I work with teenagers who run. They run away from home because of abuse, violence, addiction problems, and an assortment of other issues. A rather common mistaken belief is that they are running away to have a good time, and/or don’t want to follow rules. However, in reality they are usually running from a negative, hurtful family situation. For the youth with whom I work, many of them believe that their only chance to survive is to run away. They are not mature enough or streetwise enough to realize that the street may be no safer than the home that they are fleeing. Many, if they paused to think through their decision, would still run believing that life on the street would give them more control over their lives. But in reality, once they hit the street often they find themselves trapped in dangerous circumstances and may get manipulated into prostitution, drug dealing or thievery.
I receive calls from Social Service Workers asking me if I can work with teens who have been found and returned home or placed in foster care or a group home and they say to me, “She / He is a runner.” Often there is a belief that if the child or youth ran, that they need to be pulled in. They need discipline, structure, and need to learn respect. Tamed.
Yes, I agree we all need some of that. However, after doing trauma work for many years I respect that somatically these kids knew that running was what was needed. There is strength and courage in running. Running sometimes is the only sane action one can take. The problem is not the running; the problem is what they are running from and where they are running to and often is not to safety.
After they are picked up by the police and placed in a foster or group home they now have a new trauma to deal with. By the time I see them, they are often angry, confused and no longer willing to trust anyone. Now instead of being free they are trapped in a new situation where they have less freedom, less control and power. But their bodies remember the high of running. They remember the state of euphoria of getting out of a dangerous situation combined with the environmental stimuli and the biological aspects of stress of the escape. Endorphin levels are raised when running under stress and this creates the runners high. Moods are elevated and pain decreases.
Human beings have always ran. We ran to hunt and to survive being hunted. When in danger the muscles, viscera and nervous system are all preparing us for escape. This urge to run is experienced as the feeling of danger. Anxiety actually occurs when our flight from danger is somehow thwarted or aborted, so we don’t get to complete our response to it. We experience trauma when we feel trapped and can’t flee. Without active defense responses, we are unable to deal effectively with danger, and so we become anxious and go into freeze. Freeze becomes trauma.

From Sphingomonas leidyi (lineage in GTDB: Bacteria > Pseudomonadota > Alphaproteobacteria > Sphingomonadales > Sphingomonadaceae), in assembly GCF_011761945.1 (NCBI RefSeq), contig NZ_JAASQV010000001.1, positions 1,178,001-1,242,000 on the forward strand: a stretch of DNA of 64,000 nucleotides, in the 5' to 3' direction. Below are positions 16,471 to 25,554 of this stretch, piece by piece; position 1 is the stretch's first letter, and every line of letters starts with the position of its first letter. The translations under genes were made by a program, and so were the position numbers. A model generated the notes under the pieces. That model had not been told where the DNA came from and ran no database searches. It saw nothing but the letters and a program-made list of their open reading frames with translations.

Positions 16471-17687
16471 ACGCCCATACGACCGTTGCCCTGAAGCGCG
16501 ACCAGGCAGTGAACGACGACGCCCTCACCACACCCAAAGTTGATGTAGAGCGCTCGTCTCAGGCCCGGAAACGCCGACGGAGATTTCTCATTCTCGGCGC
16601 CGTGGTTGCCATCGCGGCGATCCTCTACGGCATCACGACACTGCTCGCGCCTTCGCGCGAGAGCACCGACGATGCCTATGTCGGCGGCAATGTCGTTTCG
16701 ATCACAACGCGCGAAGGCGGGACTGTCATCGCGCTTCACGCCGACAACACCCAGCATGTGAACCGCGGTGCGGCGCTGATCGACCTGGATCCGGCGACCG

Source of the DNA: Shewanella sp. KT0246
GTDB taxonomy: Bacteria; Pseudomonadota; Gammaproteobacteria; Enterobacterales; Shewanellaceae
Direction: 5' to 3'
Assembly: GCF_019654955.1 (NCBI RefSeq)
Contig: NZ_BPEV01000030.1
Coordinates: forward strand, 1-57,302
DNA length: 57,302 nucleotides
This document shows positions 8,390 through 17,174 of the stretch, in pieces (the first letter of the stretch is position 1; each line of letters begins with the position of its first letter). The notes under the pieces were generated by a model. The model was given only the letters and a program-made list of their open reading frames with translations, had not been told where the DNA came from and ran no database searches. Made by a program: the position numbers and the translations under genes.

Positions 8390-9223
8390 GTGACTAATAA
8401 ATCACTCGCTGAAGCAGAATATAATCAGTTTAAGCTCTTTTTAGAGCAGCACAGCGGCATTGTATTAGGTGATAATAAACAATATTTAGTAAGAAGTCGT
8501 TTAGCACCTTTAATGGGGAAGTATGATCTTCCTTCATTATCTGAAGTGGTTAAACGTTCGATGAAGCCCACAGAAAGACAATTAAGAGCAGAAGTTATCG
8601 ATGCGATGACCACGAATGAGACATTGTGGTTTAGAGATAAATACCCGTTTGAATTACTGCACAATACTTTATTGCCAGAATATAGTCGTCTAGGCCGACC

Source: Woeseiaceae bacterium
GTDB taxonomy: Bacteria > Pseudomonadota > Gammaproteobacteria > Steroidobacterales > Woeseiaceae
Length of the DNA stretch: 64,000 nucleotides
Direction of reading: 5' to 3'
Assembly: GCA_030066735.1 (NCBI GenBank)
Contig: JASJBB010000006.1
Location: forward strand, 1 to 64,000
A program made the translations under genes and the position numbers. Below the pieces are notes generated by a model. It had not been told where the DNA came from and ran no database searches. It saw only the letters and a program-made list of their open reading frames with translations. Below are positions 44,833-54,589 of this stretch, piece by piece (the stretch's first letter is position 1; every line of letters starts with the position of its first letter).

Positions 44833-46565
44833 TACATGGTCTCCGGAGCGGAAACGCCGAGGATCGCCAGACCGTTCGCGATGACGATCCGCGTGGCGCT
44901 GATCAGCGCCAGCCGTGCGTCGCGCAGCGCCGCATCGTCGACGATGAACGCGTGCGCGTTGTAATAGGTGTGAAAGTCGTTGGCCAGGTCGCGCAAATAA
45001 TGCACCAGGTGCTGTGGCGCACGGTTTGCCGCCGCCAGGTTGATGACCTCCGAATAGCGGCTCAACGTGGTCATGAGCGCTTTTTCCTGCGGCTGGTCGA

I am a runner. I run for exercise and sanity. When I run I feel strong, free and happy. When I was younger if I had have been wise enough, brave enough or empowered enough to run, I would have. When I work with youth who run, it’s not the running that I want to stop, but the direction that they are running in. I want to help them to learn how to run to safety and support. I want them to run into empowerment, self-worth and self-love. Their instinctual bodily wisdom to run away was right. What was not right were the reasons they ran in the first place.
Art Therapy Exercise for Running
Many of the young boys I work with have ADHD. They have a hard time sitting still and waiting for recess or lunch. Their bodies need to move. When they can’t physically move, I tell them to close their eyes and imagine that they are on a beach or a wide open field and they are running as fast and as hard as they can. In this way, their bodies get some internal sense of movement and their minds relax. This art therapy exercise is to use when you want to run or walk but can’t.
Gather some art supplies. Start by getting comfortable, feeling grounded in your chair and noticing your feet and legs. Take a minute to notice your feet. Take some time to relax your feet and let them make contact with the floor. Press your heals into the floor, then the toes. Gently press both sides of your feet into the floor. Now rock back and forth on your toes to your heals. Notice if you sense any colour in your feet. Now shift your attention to the chair under your legs and buttocks and adjust yourself to get even more comfortable in your chair. Take a deep breath into your stomach. How is your stomach? Do you sense any emotion here? Bring awareness to your back. What are you noticing here? Is your back tense or feeling relaxed? Now move to your chest. Can you breathe freely? Is your chest open or closed? Notice if your chest is constricted, expanded, or in some other state. Now move your awareness to your hands and arms. Notice if there is any tension and gently release it. Take time to sense into your hands, stretching the fingers. If your hands could be anywhere in nature, where would they want to be? What would they be touching? Now, bring awareness to your neck, then your head. Release any tension in your jaw and neck area. Now gently turn inward, sensing into your inner throat, chest and then resting in the belly area.
Now imagine the perfect place to run. Take time to notice the scenery, smells, hear the sounds. Notice the temperature and feel the air on your skin. Start running in your mind and stay present in your legs and feet as you effortlessly move. Notice the changing scenery and feel the different parts of your body responding to the running. Feel your arms swaying, and bring awareness to your chest. Now, when you are ready bring your hand to the paper in front of you and continue to run on the paper. Move your hand in rhythm with your moving body. Reflect the movement and feel of the run.